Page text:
Obviously, if the trees are then allowed to rot, the CO2 returns to the atmosphere, but that is an easy problem compared to the problem of sequestering CO2 for a few centuries. Just pile it up in the desert, where it won't rot. Or, heck, bury it and let geological forces compress it for a while, and you make new coal that our successors a few million years later can deal with. Wood is a heck of a lot easier to sequester than carbon dioxide!

      In short, I can't think of anything more idiotic than designing "artificial" trees, when nature has been evolving real trees optimized to do exactly this task (removing carbon dioxide from the atmosphere)-- and has had a few hundred million year head start.

      • Re: (Score:3, Interesting)

        by Chyeld (713439)

        Trees work in places trees work. Trees don't work in many places, such as the urban areas where cars are more likely to be concentrated at.

        Trees are not a fire and forget tech, they require a good bit of maintence if you are attempting to use them for a purpose they require water, protection from pests and diseases, and room.

        If you check the article, the device is the size of a small trailer, and pulls out a ton of CO2 a day. Compare that with trees packed into the equivalent amount of space (even assuming

        • by Geoffrey.landis (926948) on Tuesday June 23, 2009 @11:56AM (#28439947) Homepage

          Trees work in places trees work. Trees don't work in many places, such as the urban areas where cars are more likely to be concentrated at.

          What's your point? It doesn't matter where you put the trees; there's no reason to put them in the same place where the cars are concentrated.

          Carbon dioxide is a global problem, not a local one. Put the trees wherever it makes most sense to put them.

        • Re: (Score:3, Interesting)

          by sjames (1099)

          Trees aren't as much trouble as you think. Here in Atlanta, there are several abandoned buildings where trees have sprouted ON THE ROOF of their own accord. I have no idea what they're using for soil, but they certainly managed.

          Your point about the amount of CO2 captured is fair enough.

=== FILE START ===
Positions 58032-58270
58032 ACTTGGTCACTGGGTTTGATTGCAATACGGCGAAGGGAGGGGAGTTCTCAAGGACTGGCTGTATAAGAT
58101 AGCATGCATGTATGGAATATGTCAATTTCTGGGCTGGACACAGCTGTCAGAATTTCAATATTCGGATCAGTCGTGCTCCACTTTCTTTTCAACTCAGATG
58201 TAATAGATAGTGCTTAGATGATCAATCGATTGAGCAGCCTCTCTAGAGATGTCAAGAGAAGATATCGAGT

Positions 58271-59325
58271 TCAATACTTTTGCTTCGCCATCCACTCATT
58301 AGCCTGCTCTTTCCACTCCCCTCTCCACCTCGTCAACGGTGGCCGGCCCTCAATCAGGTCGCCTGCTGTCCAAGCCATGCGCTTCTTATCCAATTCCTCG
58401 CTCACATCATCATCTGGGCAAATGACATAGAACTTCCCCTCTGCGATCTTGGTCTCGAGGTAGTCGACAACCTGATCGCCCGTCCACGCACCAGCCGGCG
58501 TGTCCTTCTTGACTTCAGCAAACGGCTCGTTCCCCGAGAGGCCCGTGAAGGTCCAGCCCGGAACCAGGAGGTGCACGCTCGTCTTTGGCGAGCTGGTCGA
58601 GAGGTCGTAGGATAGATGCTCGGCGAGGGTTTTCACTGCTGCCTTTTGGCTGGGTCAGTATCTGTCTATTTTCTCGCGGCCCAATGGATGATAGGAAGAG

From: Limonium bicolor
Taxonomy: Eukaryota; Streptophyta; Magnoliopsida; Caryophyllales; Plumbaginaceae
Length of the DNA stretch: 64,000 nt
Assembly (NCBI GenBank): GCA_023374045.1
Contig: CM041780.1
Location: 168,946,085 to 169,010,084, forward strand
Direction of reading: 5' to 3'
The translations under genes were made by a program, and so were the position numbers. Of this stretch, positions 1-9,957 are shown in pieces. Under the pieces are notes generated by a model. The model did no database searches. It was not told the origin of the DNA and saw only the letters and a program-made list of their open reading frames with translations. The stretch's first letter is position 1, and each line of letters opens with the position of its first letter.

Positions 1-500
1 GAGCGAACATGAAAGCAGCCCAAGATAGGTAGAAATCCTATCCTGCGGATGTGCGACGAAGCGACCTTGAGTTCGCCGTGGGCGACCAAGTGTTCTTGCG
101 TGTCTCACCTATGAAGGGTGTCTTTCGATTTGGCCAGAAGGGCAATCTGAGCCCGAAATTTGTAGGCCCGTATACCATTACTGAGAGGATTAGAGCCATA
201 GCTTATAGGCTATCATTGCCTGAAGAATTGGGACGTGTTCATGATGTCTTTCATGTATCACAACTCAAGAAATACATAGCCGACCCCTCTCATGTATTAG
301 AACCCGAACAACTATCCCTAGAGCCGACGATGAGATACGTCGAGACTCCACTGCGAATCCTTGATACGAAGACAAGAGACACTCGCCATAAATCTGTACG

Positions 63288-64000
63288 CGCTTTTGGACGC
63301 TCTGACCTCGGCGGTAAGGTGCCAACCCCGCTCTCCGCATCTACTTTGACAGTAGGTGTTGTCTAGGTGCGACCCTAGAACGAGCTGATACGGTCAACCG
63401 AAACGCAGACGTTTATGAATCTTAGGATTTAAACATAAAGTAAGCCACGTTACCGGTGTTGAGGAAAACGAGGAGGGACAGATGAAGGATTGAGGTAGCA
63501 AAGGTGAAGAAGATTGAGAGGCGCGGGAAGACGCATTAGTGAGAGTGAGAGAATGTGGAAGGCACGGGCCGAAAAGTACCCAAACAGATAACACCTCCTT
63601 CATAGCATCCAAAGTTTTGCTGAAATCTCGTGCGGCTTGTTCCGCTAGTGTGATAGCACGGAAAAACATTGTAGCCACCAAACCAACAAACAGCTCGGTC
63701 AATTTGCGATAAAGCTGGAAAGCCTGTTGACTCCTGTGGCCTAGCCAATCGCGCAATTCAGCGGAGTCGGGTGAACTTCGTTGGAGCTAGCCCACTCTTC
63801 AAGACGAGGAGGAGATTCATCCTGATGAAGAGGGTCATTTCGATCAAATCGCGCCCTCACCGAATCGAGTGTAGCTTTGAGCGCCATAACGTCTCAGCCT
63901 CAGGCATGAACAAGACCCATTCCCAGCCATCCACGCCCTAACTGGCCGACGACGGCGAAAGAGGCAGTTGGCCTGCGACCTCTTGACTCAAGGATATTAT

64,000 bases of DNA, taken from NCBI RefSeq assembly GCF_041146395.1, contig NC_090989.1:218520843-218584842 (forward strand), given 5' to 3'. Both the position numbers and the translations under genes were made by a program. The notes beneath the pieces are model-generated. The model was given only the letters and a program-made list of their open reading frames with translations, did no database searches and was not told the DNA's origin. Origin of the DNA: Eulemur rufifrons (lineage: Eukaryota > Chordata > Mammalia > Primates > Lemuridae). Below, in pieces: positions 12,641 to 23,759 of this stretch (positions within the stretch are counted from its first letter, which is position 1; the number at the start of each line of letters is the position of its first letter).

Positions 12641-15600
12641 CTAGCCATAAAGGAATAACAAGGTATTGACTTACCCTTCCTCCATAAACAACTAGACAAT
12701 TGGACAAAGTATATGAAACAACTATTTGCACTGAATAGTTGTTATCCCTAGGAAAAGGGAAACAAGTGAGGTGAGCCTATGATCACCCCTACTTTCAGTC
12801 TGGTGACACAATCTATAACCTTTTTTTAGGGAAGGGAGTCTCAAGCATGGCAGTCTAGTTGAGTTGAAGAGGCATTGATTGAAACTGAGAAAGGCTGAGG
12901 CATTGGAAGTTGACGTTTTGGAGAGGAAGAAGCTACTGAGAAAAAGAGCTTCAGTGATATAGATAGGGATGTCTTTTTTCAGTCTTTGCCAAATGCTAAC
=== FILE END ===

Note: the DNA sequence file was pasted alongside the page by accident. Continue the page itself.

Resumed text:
• Re: (Score:3, Informative)

            by Chyeld (713439)

            Again, in places where trees work, they work. But Atlanta has a far differnt climate then say, Phoneix, Las Vegas, LA, or even NYC. Places where space or water are premiums are going to not be the best environments, nor are places that are too hot or too cold. Yes, different climates call for different types of trees, and in theory you could get something 'green' growing almost everywhere. But at that point, aren't you putting in as much effort just to go 'green' than you would if you just plopped a couple

      • by Hythlodaeus (411441) on Tuesday June 23, 2009 @12:20PM (#28440325)

        The artificial "tree" is projected to remove as much CO2 per day as 25194 real trees.

        • Re: (Score:3, Insightful)

          by blind biker (1066130)

          The artificial "tree" is projected to remove as much CO2 per day as 25194 real trees.

          Am I the only one who smells bullshit, in this statement?

          You mean to tell me that someone came up with this particular figure, 25194 "real trees", and wasn't laughing his own ass off? And what kind of tree is a "real tree"? Is it an oak? A pine? An eucalyptus? At which stage of development of said tree is this "a real tree"? Which season?

          Isn't it ridiculous that the post was modded "informative" although it contains no information whatsoever, except for a number clearly pulled out of someone's ass.

        • by 32771 (906153)

          To put it differently according to the following article:

          http://withouthotair.blogspot.com/2008/06/last-thing-we-should-talk-about.html [blogspot.com]

          "So the area of forest per person required to fix a European output of 11 tonnes of CO2 per year is 7500 square metres per person."

          However the forest also converts solar energy and CO2 into O2 and organic material. This is what CO2 storage doesn't do. Trees may not be particularly efficient at it but the storage problem should be solved by just letting them stand for some co